The Effect of Elicitor Stimulation on Cannabinoid Production by Industrial Hemp (Cannabis sativa) Varieties in a Hydroponic System

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Bailey, Rachel
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University Honors College Middle Tennessee State University
Industrial hemp (Cannabis sativa) has caught the attention of both the agricultural and pharmaceutical realms around the world. The interest in the plant stems from the unique cannabinoid properties it possesses. This thesis was designed to test if different hemp varieties (Canda, Cherry, and Cherry Blossom), grown in hydroponic systems, would produce more or less levels of cannabinoids when treated with one of two elicitors (salicylic acid or methyl jasmonate). For each variety, the elicitor was either sprayed on the leaves or administered into the hydroponic system, allowing for root uptake. For each variety, the control group was also grown, elicitor-free. The results of this study showed that the methyl jasmonate elicitor, the leaf treatment, and the variety Cherry produced the greatest level of cannabinoid production. Methyl jasmonate was able to increase cannabinoid production of cannnabidioloic acid (CBDA) and cannabichromene (CBC) in all three varieties, while not increasing tetrahydrocannabinol (THC). The results of this study suggest that methyl jasmonate could be of use to hemp research centers, such as the Tennessee Center for Botanical Medicine Research, and other hemp agricultural departments.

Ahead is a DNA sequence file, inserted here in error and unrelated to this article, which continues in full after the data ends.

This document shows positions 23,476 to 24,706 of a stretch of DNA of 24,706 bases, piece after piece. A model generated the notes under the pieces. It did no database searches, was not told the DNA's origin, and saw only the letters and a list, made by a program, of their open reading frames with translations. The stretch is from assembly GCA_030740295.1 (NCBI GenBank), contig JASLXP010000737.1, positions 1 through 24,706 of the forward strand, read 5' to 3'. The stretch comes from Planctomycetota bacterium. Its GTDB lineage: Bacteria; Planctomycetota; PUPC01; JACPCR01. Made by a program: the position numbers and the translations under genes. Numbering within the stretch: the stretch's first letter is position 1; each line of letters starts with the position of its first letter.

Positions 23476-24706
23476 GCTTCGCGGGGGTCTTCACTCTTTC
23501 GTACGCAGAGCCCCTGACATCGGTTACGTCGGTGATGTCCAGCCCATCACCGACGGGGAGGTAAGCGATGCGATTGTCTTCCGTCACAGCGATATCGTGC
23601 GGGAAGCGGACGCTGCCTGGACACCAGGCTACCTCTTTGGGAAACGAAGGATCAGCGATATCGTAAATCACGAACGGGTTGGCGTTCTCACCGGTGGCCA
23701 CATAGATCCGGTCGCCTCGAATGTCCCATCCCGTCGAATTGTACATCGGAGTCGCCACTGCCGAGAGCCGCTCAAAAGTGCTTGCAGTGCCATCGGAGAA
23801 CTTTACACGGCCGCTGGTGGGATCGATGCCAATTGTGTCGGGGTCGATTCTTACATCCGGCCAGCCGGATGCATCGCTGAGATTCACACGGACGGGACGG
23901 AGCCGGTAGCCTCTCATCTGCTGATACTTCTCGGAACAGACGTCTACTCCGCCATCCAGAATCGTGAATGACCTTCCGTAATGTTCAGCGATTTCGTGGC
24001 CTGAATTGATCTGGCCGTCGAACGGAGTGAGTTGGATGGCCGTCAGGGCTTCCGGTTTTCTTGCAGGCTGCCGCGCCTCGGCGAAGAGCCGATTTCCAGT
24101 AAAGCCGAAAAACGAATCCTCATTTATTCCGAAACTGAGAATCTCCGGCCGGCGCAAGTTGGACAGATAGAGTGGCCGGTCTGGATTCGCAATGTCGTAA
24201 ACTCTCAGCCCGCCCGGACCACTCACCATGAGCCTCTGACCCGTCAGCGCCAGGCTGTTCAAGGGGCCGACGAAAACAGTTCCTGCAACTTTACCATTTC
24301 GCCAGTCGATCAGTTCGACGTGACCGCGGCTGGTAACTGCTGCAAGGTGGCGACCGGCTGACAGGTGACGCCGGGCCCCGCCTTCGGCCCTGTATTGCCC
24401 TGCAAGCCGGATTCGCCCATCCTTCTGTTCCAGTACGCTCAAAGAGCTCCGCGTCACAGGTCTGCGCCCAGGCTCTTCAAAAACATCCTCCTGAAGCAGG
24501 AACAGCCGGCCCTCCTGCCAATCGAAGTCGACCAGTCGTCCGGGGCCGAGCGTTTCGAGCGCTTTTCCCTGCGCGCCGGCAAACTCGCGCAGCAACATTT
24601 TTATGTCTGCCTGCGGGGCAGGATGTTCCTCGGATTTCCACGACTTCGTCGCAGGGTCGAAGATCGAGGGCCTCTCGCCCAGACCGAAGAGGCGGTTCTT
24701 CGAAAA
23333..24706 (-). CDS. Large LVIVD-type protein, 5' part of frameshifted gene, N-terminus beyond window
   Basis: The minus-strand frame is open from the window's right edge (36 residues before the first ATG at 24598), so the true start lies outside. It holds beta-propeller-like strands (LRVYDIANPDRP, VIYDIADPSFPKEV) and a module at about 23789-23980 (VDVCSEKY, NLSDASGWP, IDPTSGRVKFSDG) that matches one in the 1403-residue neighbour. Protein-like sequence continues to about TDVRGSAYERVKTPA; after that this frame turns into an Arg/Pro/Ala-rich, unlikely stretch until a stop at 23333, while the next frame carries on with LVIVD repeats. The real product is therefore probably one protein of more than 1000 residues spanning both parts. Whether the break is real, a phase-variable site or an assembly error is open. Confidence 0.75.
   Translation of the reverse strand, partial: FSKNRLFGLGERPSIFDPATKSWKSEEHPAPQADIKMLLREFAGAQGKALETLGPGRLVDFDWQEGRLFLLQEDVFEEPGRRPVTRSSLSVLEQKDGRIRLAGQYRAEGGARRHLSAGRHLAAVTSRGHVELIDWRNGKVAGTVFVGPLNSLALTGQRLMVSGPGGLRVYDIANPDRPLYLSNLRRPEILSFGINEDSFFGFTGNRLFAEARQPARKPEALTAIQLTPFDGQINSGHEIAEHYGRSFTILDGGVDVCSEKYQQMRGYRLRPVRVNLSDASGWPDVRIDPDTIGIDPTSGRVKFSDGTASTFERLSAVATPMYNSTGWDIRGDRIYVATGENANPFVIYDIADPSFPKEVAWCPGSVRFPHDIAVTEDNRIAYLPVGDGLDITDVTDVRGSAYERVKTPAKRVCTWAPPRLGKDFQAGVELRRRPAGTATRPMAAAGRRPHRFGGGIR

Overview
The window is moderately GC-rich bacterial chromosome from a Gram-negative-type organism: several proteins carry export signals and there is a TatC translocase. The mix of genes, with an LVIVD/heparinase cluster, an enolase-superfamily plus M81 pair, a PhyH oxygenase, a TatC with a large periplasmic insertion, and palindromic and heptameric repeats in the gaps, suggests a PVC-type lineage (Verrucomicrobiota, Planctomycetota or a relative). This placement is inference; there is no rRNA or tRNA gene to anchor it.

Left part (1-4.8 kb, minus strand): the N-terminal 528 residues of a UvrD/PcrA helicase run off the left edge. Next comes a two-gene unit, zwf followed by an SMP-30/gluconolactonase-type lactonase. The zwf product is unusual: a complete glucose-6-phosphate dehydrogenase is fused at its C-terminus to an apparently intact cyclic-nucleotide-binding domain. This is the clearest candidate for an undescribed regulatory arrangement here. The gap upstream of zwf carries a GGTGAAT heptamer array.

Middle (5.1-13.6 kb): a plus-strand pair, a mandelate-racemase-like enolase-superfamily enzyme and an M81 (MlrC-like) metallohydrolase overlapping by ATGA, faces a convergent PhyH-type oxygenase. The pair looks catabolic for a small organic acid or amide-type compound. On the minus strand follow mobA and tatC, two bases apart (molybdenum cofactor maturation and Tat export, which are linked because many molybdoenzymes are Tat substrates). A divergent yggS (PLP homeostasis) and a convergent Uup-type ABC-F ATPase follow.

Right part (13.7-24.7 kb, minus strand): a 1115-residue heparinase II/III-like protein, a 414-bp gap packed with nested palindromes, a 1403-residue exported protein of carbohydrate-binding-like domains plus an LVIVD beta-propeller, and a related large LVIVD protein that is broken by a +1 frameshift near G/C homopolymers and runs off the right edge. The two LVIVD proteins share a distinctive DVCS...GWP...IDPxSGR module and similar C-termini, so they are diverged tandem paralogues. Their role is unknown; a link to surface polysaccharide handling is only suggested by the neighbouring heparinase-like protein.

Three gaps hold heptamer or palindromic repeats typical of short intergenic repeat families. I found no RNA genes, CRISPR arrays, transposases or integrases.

Basic and Applied Science, Cannabinoids, Hydroponics, Germination